I’m delighted today to give you a peek inside The Healing of Natalie Curtis by Jane Kirkpatrick with an excerpt – and a chance for three of you to win a copy of your own!
THE HEALING OF NATALIE CURTIS
GENRE: Inspirational Historical Fiction
RELEASE DATE: September 7, 2021
She came to the West for rest . . . what she found was a passion.
Classically trained pianist and singer Natalie Curtis can’t seem to recapture the joy that music once brought her. In 1902, her brother invites her to join him in the West to search for healing. What she finds are songs she’d never before encountered–the haunting melodies, rhythms, and stories of Native Americans.
But their music is under attack. The US government’s Code of Offenses prohibits America’s Indigenous people from singing, dancing, or speaking their own languages. Natalie makes it her mission not only to document these songs before they disappear but to appeal to President Teddy Roosevelt himself, who is the only man with the power to repeal the unjust law.
Award-winning author Jane Kirkpatrick weaves a lyrical novel based on a true story that captivates to the very end.
“It’s been nearly five years, Nat.” The kindness in his voice, not pitying but sympathizing, caused her to blink back tears.
“I know, I know.”
He patted her fingers as he pulled them through his bent elbow. “Promise me we’ll talk about it later.”
She nodded assent.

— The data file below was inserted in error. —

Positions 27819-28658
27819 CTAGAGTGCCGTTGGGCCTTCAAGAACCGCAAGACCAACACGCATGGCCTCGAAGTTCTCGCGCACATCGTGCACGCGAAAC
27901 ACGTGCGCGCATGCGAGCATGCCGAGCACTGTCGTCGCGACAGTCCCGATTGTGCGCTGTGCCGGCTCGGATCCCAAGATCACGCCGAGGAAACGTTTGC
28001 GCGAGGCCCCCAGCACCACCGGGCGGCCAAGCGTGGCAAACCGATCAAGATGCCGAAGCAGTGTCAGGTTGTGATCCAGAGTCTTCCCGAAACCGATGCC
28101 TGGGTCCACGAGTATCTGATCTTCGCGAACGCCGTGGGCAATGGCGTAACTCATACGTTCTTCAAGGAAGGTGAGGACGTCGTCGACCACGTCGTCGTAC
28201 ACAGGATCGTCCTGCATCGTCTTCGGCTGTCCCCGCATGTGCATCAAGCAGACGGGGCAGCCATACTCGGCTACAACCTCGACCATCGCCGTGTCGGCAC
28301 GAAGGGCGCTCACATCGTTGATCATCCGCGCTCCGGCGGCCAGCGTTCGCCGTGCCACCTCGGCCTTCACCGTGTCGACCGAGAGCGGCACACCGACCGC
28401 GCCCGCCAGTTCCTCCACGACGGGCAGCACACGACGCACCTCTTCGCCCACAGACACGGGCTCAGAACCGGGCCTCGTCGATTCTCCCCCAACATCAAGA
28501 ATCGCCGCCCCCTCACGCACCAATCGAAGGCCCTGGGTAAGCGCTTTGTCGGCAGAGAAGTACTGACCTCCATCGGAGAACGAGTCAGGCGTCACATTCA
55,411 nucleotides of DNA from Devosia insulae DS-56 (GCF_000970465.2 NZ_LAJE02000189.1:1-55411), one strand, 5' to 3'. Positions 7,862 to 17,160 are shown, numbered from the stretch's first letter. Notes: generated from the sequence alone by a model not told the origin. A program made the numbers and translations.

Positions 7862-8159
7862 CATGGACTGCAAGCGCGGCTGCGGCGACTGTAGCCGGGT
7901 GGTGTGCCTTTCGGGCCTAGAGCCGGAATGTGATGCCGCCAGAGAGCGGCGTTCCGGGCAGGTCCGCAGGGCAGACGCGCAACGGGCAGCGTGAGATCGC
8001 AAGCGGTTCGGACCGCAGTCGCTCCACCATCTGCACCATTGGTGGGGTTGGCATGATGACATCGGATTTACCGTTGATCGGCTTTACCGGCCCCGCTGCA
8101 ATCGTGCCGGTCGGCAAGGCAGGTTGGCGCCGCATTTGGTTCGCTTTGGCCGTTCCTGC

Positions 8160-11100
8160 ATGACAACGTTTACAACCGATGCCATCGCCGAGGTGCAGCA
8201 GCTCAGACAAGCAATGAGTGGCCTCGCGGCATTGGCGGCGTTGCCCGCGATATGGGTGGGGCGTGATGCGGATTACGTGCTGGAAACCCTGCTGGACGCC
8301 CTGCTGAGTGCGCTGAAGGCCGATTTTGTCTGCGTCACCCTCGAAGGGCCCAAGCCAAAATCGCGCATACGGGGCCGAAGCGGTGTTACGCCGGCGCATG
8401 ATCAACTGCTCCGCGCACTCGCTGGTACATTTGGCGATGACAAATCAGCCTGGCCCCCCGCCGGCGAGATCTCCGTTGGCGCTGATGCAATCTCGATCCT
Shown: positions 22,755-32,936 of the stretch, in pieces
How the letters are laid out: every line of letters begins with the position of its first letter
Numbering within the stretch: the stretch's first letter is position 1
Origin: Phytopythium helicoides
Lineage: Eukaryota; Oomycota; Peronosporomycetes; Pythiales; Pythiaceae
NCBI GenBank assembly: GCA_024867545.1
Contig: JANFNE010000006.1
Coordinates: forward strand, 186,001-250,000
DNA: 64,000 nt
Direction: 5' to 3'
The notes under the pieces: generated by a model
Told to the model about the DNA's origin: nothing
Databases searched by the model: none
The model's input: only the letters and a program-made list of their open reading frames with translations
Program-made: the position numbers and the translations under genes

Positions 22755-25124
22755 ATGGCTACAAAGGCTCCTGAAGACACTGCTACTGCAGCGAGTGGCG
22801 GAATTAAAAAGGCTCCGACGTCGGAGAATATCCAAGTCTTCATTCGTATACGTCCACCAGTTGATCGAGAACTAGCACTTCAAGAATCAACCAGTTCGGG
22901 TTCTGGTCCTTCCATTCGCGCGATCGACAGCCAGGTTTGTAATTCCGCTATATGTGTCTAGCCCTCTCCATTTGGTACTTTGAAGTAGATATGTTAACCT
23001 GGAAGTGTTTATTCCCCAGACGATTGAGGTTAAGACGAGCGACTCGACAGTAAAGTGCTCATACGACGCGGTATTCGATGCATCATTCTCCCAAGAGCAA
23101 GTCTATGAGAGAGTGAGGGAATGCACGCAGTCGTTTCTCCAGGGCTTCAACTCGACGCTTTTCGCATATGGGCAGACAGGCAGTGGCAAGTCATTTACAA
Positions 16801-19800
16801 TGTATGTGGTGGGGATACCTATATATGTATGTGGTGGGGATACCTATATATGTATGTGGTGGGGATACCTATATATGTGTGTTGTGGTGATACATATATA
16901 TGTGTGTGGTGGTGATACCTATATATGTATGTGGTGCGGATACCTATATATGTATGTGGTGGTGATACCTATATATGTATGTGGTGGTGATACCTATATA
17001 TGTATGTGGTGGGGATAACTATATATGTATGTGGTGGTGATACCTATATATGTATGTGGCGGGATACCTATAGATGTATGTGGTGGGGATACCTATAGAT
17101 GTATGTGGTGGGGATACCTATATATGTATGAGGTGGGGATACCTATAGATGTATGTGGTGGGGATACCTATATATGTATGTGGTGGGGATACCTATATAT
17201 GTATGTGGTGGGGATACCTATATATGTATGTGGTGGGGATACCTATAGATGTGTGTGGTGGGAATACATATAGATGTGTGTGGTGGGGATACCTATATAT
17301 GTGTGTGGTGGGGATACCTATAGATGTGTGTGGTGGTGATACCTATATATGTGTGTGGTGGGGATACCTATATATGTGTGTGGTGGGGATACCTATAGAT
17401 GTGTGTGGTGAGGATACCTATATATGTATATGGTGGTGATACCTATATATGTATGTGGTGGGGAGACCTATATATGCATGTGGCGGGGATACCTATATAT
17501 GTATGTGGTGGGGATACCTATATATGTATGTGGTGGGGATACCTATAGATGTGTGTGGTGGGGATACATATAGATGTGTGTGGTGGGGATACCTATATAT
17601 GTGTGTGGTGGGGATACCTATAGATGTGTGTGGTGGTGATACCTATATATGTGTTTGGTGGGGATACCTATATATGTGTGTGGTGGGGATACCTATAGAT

They were the closest of the Curtis children. Though George was four years older than Natalie, he understood her. He lived in an inner world of words as she lived in an inner sphere of music.
But then he’d headed to the West and he had changed.
As had she five years before.
“They’re waiting for you,” she said.
Arm in arm they sauntered into the dining room where siblings and parents greeted George with joyous shouts. Mimsey, as the Curtis children called their mother, usually so organized and proper, fluttered with tears in her eyes as she clung to George, welcoming home her wayward son. “Come, come. Tell us all about your latest adventures. How was the train ride?” Mimsey took his hands in hers. “You’re chilled.” Then, releasing them, “Are you home for good, one can only hope?”
“I’m used to desert heat.” George rubbed his palms, as though before a fire.
“My friends are all atwitter wanting a luncheon with you to hear your stories. We’ll get that on the schedule.” She pronounced it shed- ule. Natalie remembered she’d picked that up on that last trip to Europe. The healing tour that didn’t heal.
“In due course, Mimsey.” Her father intervened. “Let’s let the lad have a bite to eat. Cook’s prepared something healthy for you.” Their father— called Bogey by his children and friends— stood with hands clasped behind his back, warming himself at the fireplace in the living room. “A little food will warm you up. Just what the doctor ordered.”
Their father was a prominent physician, currently an emeritus professor. As a major in the army, he had attended President Lincoln’s bedside during his final hours and helped with the autopsy. He’d known sorrow, and Natalie knew he grieved for her current emotional state that he seemed powerless to change. She couldn’t change it either. Or hadn’t.
Bogey herded his family into the dining room. Natalie held back as the siblings crowded around George at the table, passing him the silver saltshaker, the platters with cheeses and cold chicken and ham that the cook brought in. Pickles and coarse brown bread were next. George told his stories with wide swathes of his arms. He was more animated than Natalie remembered him being. He’d always been the shy one, along with her. She’d been bold only in